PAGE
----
Kansas City Chiefs

Ex-Chiefs Assistant Britt Reid Sentenced to 3 Years in Prison in Drunken Crash That Injured Little Girl

Former Kansas City Chiefs assistant coach Britt Reid is being sentenced for a drunken driving crash that seriously injured a 5-year-old girl in 2021.

In this Dec. 21, 2014, file photo, quality control coach Britt Reid of the Kansas City Chiefs looks on from the sideline before a game against the Pittsburgh Steelers at Heinz Field in Pittsburgh, Pennsylvania.
George Gojkovich/Getty Images

Former Kansas City Chiefs assistant coach Britt Reid was sentenced to three years in prison Tuesday for driving drunk, speeding and hitting two parked cars last year, leaving a 5-year-old girl with a serious brain injury.

According to NBC's local affiliate KSHB-TV, Jackson County's Judge Charles McKenzie sentenced Reid during a hearing Tuesday. Reid was taken into custody moments later.

Reid pleaded guilty in September to driving while intoxicated causing seriously bodily injury. The charge carries a maximum penalty of seven years in prison, but prosecutors said at the plea hearing they had agreed to ask for a maximum sentence of four years in prison.

Circuit Judge Charles H. McKenzie also could ignore the sentencing agreement and give Reid 120 days in jail and five years' probation.

Prosecutors said Reid, the son of Chiefs Coach Andy Reid, was intoxicated and driving about 84 mph (135 kph) in a 65 mph zone when his Dodge truck hit the cars on an entrance ramp to Interstate 435 near Arrowhead Stadium on Feb. 4, 2021.

A girl inside one of the cars, Ariel Young, suffered a traumatic brain injury. A total of six people, including Reid, were injured. One of the vehicles he hit had stalled because of a dead battery, and the second was owned by Ariel’s mother, who had arrived to help.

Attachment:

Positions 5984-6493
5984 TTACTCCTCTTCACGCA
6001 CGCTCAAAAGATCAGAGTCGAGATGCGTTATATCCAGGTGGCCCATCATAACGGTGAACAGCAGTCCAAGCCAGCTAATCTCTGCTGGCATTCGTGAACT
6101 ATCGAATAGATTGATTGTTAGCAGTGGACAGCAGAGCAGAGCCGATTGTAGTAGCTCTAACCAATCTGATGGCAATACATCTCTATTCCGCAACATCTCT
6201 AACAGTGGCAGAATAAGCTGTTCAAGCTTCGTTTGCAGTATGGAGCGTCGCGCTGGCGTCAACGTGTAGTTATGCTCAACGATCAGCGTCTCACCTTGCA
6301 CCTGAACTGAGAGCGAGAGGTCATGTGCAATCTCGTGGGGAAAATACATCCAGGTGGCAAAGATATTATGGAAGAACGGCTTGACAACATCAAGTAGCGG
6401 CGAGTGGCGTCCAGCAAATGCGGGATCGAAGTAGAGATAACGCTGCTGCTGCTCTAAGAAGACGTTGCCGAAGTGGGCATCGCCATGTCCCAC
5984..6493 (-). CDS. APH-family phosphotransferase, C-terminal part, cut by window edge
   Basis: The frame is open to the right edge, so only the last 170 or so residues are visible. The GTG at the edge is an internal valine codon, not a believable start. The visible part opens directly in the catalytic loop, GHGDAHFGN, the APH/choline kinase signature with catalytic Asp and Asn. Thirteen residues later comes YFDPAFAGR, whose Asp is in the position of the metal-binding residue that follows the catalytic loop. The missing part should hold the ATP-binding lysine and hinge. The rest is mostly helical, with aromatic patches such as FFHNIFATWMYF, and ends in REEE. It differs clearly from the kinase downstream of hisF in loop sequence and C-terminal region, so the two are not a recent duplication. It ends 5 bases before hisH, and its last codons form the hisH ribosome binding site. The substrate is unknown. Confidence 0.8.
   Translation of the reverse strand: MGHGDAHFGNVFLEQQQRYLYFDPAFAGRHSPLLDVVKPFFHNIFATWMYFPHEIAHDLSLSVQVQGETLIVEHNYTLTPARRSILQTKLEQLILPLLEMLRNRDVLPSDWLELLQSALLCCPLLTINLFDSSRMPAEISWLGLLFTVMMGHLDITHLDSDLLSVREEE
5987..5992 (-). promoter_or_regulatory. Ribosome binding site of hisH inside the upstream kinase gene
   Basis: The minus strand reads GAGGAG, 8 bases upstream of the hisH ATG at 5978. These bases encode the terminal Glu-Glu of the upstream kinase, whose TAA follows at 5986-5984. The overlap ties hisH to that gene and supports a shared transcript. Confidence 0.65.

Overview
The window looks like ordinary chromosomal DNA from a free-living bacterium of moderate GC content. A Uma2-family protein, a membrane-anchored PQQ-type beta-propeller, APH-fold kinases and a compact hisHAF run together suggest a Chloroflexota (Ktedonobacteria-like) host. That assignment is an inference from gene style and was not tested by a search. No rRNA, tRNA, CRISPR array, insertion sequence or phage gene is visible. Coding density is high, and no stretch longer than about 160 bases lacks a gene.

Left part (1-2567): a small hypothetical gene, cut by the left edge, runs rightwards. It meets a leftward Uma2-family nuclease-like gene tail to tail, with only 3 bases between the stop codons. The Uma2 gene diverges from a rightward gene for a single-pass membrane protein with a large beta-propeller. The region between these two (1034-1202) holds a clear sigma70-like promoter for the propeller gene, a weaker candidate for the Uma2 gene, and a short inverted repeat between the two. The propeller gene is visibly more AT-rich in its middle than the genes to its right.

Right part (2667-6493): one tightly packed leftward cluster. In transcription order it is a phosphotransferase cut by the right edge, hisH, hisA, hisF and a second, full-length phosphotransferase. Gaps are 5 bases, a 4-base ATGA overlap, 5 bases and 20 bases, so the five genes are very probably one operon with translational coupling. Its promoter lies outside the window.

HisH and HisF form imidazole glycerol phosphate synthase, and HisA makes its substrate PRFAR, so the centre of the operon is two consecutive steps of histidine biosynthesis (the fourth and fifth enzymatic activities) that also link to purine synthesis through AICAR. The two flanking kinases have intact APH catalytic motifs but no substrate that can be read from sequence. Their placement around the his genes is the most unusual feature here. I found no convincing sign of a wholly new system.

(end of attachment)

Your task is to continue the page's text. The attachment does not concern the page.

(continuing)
Reid had a blood-alcohol level of 0.113% two hours after the crash, police said. The legal limit is 0.08%.

Reid's attorney, J.R. Hobbs, asked in a sentencing memorandum that Reid be placed on probation, noting he had publicly apologized and was remorseful.

Ariel's family opposed the plea deal and wanted Reid be sentenced to the maximum of seven years.

Reid underwent emergency surgery for a groin injury after the crash. The Chiefs placed him on administrative leave, and his job with the team ended after his contract was allowed to expire.

This is not the first legal issue for Reid, who graduated from a drug treatment program in Pennsylvania in 2009 after a series of run-ins with law enforcement. His father was coach of the Philadelphia Eagles at the time.

The Chiefs reached a confidential agreement with Ariel’s family in November to pay for her ongoing medical treatment and other expenses.

Copyright AP - Associated Press
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